(This article belongs to the Special Issue Innovative Applications of Materials to Industrial Design)
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Article
Technical and Environmental Viability of a Road Bicycle Pedal Part Made of a Fully Bio-Based Composite Material
Materials 2021, 14(6), 1399; https://doi.org/10.3390/ma14061399 - 13 Mar 2021
Viewed by 331
Abstract
Glass fibre is the most widely used material for reinforcing thermoplastic matrices presently and its use continues to grow. A significant disadvantage of glass fibre, however, is its impact on the environment, in particular, due to the fact that glass fibre-reinforced composite materials [...] Read more.
Glass fibre is the most widely used material for reinforcing thermoplastic matrices presently and its use continues to grow. A significant disadvantage of glass fibre, however, is its impact on the environment, in particular, due to the fact that glass fibre-reinforced composite materials are difficult to recycle. Polyamide 6 is an engineering plastic frequently used as a matrix for high-mechanical performance composites. Producing polyamide monomer requires the use of a large amount of energy and can also pose harmful environmental impacts. Consequently, glass fibre-reinforced Polyamide 6 composites cannot be considered environmentally friendly. In this work, we assessed the performance of a road cycling pedal body consisting of a composite of natural Polyamide 11 reinforced with lignocellulosic fibres from stone-ground wood, as an alternative to the conventional glass fibre-reinforced Polyamide 6 composite (the most common material used for recreational purposes). We developed a 3D model of a pedal with a geometry based on a combination of two existing commercial choices and used it to perform three finite-element tests in order to assess its strength under highly demanding static and cyclic conditions. A supplementary life cycle analysis of the pedal was also performed to determine the ecological impact. Based on the results of the simulation tests, the pedal is considered to be mechanically viable and has a significantly lower environmental impact than fully synthetic composites. Full article
(This article belongs to the Special Issue Innovative Applications of Materials to Industrial Design)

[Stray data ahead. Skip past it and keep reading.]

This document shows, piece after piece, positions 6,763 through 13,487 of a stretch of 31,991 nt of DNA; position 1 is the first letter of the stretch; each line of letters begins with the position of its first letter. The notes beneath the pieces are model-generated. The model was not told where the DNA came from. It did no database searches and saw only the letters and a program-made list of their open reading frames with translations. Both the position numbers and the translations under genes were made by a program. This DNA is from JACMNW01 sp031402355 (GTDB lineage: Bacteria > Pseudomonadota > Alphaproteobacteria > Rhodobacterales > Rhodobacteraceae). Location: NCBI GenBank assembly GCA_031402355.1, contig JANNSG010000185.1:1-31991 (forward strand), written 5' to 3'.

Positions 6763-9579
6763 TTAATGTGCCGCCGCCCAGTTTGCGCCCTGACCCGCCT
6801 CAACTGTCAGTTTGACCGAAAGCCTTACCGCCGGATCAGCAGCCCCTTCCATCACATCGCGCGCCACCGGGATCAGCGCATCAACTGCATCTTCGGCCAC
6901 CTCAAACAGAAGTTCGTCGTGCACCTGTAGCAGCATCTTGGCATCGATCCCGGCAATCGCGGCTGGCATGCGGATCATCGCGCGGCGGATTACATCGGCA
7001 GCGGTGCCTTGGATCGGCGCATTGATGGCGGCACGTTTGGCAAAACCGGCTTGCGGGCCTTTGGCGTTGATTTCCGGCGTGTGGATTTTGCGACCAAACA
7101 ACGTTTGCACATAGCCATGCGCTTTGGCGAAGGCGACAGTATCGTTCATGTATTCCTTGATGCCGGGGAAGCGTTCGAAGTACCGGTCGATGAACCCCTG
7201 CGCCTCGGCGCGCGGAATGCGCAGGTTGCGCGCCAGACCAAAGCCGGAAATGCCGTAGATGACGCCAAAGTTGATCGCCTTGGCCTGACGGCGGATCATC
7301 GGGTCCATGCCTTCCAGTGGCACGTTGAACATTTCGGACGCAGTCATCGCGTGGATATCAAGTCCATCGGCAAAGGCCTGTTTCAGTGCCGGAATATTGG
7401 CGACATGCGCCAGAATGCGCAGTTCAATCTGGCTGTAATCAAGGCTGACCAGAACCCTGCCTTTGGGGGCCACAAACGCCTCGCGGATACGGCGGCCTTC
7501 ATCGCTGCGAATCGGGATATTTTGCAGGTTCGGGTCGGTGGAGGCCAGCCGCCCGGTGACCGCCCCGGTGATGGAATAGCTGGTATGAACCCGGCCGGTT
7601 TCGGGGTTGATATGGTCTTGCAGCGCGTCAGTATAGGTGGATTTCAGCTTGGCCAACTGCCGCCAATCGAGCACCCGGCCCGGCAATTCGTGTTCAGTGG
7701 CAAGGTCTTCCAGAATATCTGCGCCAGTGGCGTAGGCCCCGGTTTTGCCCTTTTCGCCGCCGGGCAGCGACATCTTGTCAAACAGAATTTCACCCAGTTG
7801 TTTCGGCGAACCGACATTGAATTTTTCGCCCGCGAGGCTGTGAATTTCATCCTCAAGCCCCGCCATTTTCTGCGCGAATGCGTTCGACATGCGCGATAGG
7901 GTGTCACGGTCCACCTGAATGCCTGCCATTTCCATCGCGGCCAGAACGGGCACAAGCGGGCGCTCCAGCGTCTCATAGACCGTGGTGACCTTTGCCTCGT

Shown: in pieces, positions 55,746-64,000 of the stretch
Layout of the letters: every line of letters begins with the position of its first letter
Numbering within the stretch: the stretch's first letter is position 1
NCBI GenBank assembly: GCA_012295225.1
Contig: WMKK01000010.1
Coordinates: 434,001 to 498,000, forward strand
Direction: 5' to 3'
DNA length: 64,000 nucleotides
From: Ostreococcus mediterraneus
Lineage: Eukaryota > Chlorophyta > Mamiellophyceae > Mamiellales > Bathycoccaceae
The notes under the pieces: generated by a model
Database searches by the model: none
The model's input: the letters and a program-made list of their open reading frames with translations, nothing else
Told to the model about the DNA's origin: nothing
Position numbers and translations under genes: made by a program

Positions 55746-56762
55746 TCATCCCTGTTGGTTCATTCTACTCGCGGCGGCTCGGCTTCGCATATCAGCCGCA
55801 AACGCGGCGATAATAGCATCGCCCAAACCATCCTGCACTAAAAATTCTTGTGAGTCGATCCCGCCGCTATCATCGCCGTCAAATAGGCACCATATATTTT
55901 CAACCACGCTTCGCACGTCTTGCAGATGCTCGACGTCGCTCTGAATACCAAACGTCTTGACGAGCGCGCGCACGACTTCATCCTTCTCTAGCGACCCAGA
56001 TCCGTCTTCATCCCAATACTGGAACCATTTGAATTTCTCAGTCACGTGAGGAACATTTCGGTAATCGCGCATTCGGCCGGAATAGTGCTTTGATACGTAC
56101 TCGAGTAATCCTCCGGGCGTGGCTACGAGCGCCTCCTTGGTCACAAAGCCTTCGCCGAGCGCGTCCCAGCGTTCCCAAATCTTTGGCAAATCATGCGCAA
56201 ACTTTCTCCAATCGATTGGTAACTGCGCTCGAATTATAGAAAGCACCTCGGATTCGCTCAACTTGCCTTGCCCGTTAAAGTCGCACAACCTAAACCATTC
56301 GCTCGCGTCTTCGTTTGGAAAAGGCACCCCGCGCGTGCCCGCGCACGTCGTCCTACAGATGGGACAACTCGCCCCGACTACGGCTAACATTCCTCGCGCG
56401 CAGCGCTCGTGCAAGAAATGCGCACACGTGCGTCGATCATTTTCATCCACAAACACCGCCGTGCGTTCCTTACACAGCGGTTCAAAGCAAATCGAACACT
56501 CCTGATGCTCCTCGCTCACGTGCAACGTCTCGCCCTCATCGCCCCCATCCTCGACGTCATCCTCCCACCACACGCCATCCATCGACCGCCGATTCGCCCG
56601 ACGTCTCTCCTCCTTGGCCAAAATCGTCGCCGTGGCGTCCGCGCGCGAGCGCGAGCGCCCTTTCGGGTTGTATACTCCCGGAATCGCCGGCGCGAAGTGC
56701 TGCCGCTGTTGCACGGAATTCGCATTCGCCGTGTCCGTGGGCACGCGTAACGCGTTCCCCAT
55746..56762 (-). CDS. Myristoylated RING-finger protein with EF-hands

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Article
Vibration Serviceability of Footbridges: Classical vs. Innovative Material Solutions for Deck Slabs
Materials 2020, 13(13), 3009; https://doi.org/10.3390/ma13133009 - 06 Jul 2020
Viewed by 656
Abstract
In this study, the human-induced dynamic performance of modern footbridges equipped with either classical reinforced concrete (RC) or innovative glass fiber-reinforced polymer (GFRP) composite deck slabs were investigated and compared. The numerical studies were carried out for two bridges: a three-span cable-stayed footbridge [...] Read more.
In this study, the human-induced dynamic performance of modern footbridges equipped with either classical reinforced concrete (RC) or innovative glass fiber-reinforced polymer (GFRP) composite deck slabs were investigated and compared. The numerical studies were carried out for two bridges: a three-span cable-stayed footbridge and a three-span continuous beam structure. Two variants of both bridges were taken into consideration: the footbridges equipped with traditional RC slabs and the structures benefitted with GFRP slabs. The risk of resonance as well as the vibration serviceability and the comfort criteria assessment of the footbridges with different slab materials were assessed. The investigation revealed that the footbridges, both cable-stayed and beam, benefitted with the GFRP slabs had higher fundamental frequency than those with the traditional RC slabs. The footbridges with the GFRP slabs were less exposed to the resonance risk, having fundamental frequencies above the limit of the high risk of resonance. The effect of shifting up the natural frequencies by introducing GFRP slabs was more remarkable for the lightweight beam structure than for the cable-stayed footbridge and resulted in a more significant reduction of the resonance risk. The calculated maximum human-induced accelerations of the footbridges benefitted with the GFRP slabs were meaningfully higher than those obtained for the footbridges with the RC slabs. The study proved that, with the same GFRP slab, meeting vibration serviceability and comfort criteria limits in the case of very lightweight beam structures may be more problematic than for cable-stayed footbridges with more massive structural systems. In the research, particular attention was paid to examining the impact of higher harmonics of the moving pedestrian force on the structures benefitted with the GFRP composite slabs. It occurred that in the case of footbridges, both cable-stayed and beam, equipped with the RC slabs higher harmonics of human force did not play any role in the dynamic performance of structures. However, in the case of the footbridges benefitted with the GFRP slabs, the impact of higher harmonics of the pedestrian force on the dynamic behavior of structures was clearly visible. Higher harmonics excited accelerations comparable to those executed by the first harmonic component. This conclusion is of great importance for footbridges equipped with GFRP slabs. The fundamental frequency may place a footbridge in the low or even negligible risk resonance range and the higher frequencies corresponding to vertical modes may be located above the limit of 5 Hz that ensures avoiding resonance. Nevertheless, the fact that fundamental modes are so responsive to higher harmonics significantly increases the risk of resonance. The amplification of the dynamic response may occur due to frequencies related to second or third harmonics (i.e., being half or a third of the natural frequencies). In such cases, full dynamic analysis of a footbridge at the design stage seems to be of crucial importance. Full article
(This article belongs to the Special Issue Innovative Applications of Materials to Industrial Design)